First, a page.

Now, fondly popular as a textile art, Kalamkari’s epicentre was Machilipatnam (or Masulipatnam) along with Srikalahasti in Andhra Pradesh. The two places have inspired different design concepts in Kalamkari.
From the older of the two, Machilipatnam, that was for centuries, a bustling port on the eastern coast, came the ‘Tree of Life’ concept. Due to its strategic location and export trade, Masulipatnam Kalamkaris were also open to a lot of influences, in both design and technique, from outside. Srikalahasti is a well-known temple town that saw swarms of pilgrims and hence, the designs here were reminiscent of religious canvasses portraying life from the two Hindu epics of Mahabharata and Ramayana.
Here, Kalamkaris were viewed as items to be worshipped akin to Jagannath Puri pattachitras or Nathdwara picchwais.
Bright yet Rustic Look
The prime colours that take centre stage on a Kalamkari are red, black, blue and yellow. Did you know other colours are a result of over-dyeing? The main ingredient in preparing these colours are jajakku leaves and root of the madder boiled in water to acquire the natural colour pigments. The kalams are, in some instances, blocks that are helpful with outlines or in other instances, balls of yarn are wrapped around a bamboo or a date palm stylus to design freehand-style.
Today, Kalamkari is practised on cotton, silk as well as other fabrics and the art includes both printing and hand-painting.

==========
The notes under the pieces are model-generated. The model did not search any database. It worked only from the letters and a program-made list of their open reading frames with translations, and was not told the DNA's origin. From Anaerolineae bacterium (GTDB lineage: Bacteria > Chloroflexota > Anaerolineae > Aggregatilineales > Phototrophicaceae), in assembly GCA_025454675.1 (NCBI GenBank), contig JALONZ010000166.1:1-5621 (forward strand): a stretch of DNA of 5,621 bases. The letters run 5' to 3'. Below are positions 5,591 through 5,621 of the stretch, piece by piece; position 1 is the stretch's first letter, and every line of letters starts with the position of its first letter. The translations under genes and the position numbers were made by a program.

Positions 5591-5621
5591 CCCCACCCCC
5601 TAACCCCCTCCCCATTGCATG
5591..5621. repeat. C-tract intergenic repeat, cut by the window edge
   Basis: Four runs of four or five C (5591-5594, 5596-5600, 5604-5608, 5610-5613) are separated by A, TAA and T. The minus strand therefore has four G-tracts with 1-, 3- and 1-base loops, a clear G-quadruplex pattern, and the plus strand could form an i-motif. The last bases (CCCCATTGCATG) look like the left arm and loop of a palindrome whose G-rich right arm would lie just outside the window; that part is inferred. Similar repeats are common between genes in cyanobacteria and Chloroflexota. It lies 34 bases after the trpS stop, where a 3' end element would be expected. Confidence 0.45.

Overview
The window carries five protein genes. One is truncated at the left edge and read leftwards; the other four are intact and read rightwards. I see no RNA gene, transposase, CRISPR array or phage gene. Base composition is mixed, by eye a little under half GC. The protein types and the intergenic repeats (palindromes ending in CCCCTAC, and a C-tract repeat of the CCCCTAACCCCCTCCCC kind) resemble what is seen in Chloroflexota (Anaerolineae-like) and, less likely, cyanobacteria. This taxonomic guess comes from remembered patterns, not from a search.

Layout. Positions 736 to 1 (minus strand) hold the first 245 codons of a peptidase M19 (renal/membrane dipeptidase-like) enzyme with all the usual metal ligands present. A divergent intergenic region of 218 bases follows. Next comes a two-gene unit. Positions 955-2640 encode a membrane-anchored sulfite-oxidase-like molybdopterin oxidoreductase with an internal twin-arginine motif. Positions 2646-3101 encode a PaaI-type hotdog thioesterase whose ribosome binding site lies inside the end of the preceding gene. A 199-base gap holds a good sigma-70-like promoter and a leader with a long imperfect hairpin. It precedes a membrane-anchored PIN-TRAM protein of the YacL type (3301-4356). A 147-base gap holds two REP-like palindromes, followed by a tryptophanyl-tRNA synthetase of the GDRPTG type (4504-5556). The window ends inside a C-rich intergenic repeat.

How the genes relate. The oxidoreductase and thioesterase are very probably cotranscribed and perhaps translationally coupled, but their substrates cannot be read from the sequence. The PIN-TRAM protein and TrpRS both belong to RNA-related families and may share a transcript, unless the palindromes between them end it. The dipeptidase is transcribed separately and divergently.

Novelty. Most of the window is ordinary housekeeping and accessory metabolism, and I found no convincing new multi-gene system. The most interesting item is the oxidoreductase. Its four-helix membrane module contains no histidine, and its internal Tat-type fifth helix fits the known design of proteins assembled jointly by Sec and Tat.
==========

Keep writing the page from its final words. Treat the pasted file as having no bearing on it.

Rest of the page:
What makes this textile and this art form so attractive to designers in the contemporary context? “I love the complexity of Kalamkari, the motifs and the way it all is so busy yet so beautiful. I have made Aladdin’s pants, lehenga skirts and kaftan tops, crop tops and kurtis,” says Mamta Mamta from Buzzaria. The natural organic dyes are another reason that this textile art looks as great as it does. Ashish Parikh from Virtues explains, “The beautiful formation from nature and the usage of natural as well as organic dyes and fabric inspired my spring summer collection this year. Utilising the craft and maintaining its traditional essence is the responsibility of the designer. Silhouettes make a lot of difference in the craft; we’ve brought a twist with different cuts like kedia, short dresses, trousers etc., keeping the craft traditional but using in a contemporary/fusion style.”
On the question of surviving the test of time and technology, Gautam Gupta of Vinayak Couture says, “No matter how much technology advances, the touch of the hand is very essential to keep the art in fashion alive. We get a lot of Kalamkari saris developed from artisans as it’s a beautiful art work done with very natural technique. We do Kalamkari patchwork on chiffon and georgette saris and pair it with contemporary blouses. Earlier we used to design jackets and tunics using Kalamkari as well through patching.”
Kalamkari, as Shilpa Sharma from Jaypore puts it, has remained in the people’s collective consciousness by virtue of being such a visually arresting technique of surface embellishment. “But it has come a long way from being used as temple scrolls and decorating chariot banners. More than being revived, Kalamkari has been re-interpreted in different times to keep it a part of the current artistic narrative. In the recent times, it has been used on everything from wall art to women’s bags,” she adds.